Therefore, if you hold rights to purchase additional shares of the bank at a price of N5.80. You can reasonably expect them to more than double in value over the next five years. If they should achieve the price of N12.13, your annualized return would be 15.9%.

(N12.13 / N5.80) ^ (1/5) -1 = 15.9%

In my view, this is a decent return considering that our assumptions are conservative and that a 10-Yr Nigerian government bond currently yields 12%.

What Do You Think?

Is this an appropriate method of valuing Diamond Bank? Would you change any of the forecast assumptions? Let us hear your thoughts in the comments!

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10 thoughts on “Is Nigeria’s Diamond Bank a Gem in the Rough?”

  1. Hi Ryan, good technical analysis.

    I actually am a Diamond Bank shareholder and can’t wait to take my rights up. Generally speaking, the Nigerian economy is in a critical stage of infrastructure development in areas of Power, Housing, Oil and gas, Telecoms etc. Many of these activities will be bank-driven. Also, Diamond Bank had always been reinvesting profits into the bank and made the first dividend payout recently after a while. We cannot also downplay the role the CBN policies on CRR and bank charges will play in negatively affecting bank revenues going forward, compared with the last 5 years. In terms of management, the Bank has been stable and hardly involved in any crisis or mis-management, which is critical for the long term. In all, these are a few fundamentals I can add to your analysis.

    1. Excellent. Thanks for the additional background, Ademayowa. Do you personally bank at Diamond Bank? I’m curious to know how people feel about their services. Are they known for good customer service?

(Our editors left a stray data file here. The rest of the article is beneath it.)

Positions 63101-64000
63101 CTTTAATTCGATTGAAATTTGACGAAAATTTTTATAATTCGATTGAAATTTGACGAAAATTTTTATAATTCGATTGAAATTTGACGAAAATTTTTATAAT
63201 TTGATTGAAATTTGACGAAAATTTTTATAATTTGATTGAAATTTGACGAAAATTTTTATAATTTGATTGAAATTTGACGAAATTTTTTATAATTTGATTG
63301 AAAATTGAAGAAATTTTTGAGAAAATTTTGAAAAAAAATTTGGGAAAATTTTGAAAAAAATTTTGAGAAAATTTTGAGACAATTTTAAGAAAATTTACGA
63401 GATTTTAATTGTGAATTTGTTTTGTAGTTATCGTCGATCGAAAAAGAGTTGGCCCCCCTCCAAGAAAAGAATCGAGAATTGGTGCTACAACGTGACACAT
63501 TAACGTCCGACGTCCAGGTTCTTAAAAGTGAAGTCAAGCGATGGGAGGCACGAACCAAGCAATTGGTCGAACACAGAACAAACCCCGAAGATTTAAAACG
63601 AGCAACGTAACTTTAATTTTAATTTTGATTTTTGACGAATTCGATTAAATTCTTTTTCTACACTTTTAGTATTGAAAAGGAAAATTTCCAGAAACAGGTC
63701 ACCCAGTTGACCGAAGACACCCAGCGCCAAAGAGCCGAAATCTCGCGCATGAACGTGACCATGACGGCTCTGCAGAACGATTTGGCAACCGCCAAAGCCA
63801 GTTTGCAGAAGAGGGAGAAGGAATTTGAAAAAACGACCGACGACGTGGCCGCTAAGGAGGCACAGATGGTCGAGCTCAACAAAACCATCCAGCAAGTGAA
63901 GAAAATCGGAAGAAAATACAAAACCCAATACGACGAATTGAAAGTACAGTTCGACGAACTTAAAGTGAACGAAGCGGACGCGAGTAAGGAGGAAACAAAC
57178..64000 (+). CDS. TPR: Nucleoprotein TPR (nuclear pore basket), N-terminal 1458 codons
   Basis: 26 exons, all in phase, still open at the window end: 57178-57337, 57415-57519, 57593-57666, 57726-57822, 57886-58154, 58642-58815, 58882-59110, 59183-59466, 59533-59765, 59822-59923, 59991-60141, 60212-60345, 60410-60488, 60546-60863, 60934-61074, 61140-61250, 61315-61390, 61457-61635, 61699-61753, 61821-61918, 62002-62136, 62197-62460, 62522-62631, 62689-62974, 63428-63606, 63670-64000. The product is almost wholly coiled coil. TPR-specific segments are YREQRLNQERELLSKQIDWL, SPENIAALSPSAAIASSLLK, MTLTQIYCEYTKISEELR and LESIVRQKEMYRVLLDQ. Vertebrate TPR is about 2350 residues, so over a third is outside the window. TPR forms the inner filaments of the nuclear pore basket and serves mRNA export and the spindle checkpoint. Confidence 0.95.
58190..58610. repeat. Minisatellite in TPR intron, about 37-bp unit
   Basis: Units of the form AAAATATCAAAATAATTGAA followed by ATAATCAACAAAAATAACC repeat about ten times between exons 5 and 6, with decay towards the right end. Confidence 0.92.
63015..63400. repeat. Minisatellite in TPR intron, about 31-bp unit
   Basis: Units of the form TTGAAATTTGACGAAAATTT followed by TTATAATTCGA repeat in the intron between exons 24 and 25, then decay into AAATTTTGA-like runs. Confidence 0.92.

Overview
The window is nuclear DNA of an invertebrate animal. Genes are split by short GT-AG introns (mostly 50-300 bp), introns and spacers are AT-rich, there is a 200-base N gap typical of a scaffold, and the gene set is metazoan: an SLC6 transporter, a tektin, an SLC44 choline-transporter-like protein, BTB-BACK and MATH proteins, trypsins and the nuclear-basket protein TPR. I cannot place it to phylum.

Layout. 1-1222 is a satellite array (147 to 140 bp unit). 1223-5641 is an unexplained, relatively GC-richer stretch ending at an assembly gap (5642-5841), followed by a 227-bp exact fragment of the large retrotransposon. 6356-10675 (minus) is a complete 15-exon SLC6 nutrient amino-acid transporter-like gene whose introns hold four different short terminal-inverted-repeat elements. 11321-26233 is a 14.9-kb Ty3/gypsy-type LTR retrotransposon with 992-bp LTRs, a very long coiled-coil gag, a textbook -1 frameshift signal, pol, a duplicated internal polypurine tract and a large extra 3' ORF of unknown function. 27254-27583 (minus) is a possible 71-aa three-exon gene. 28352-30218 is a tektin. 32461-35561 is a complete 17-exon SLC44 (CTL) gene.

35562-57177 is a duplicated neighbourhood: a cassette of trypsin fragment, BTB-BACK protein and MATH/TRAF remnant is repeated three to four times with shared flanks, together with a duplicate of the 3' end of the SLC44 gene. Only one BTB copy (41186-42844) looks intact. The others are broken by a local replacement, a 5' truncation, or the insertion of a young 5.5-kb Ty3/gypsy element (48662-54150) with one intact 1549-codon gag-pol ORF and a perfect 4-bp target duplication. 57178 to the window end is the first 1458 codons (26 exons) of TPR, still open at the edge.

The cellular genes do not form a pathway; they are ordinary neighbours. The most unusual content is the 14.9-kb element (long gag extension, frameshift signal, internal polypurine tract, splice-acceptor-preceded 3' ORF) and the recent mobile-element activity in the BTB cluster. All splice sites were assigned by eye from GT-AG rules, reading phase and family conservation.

1. Diamond Bank delivers perhaps the best customer service among Nigerian banks and that certainly says quite a lot about them, given the likes of GTBank and Access in that same regard. The guys at Diamond are also definitely the kings of retail banking among Nigeria’s commercial banks (while not doing any wordse in core corporate and commercial banking) and the superiority of their IT infrastructure relative to the entire industry is also another huge plus. In addition to all this is the professional quality of their people both at top and middle levels. I am both a shareholder and a customer of the bank and it just seems to have almost everything going for it right now.

  2. No, I am not a direct customer but I’ve been opportuned to visit it’s bank branches to conduct third-party transactions. The customer service is very good, I hear the staff is well catered for, compared with most other banks. Their technology seems top-notch. The only concern I have is the spread of the bank as I feel they are a little bit regional in operations.

    1. Very interesting. Many thanks, Ademayowa. Between your comments and Chima’s, I’m getting a very positive impression of DB. Perhaps the 30 additional branches they intend to open will broaden their geographic footprint?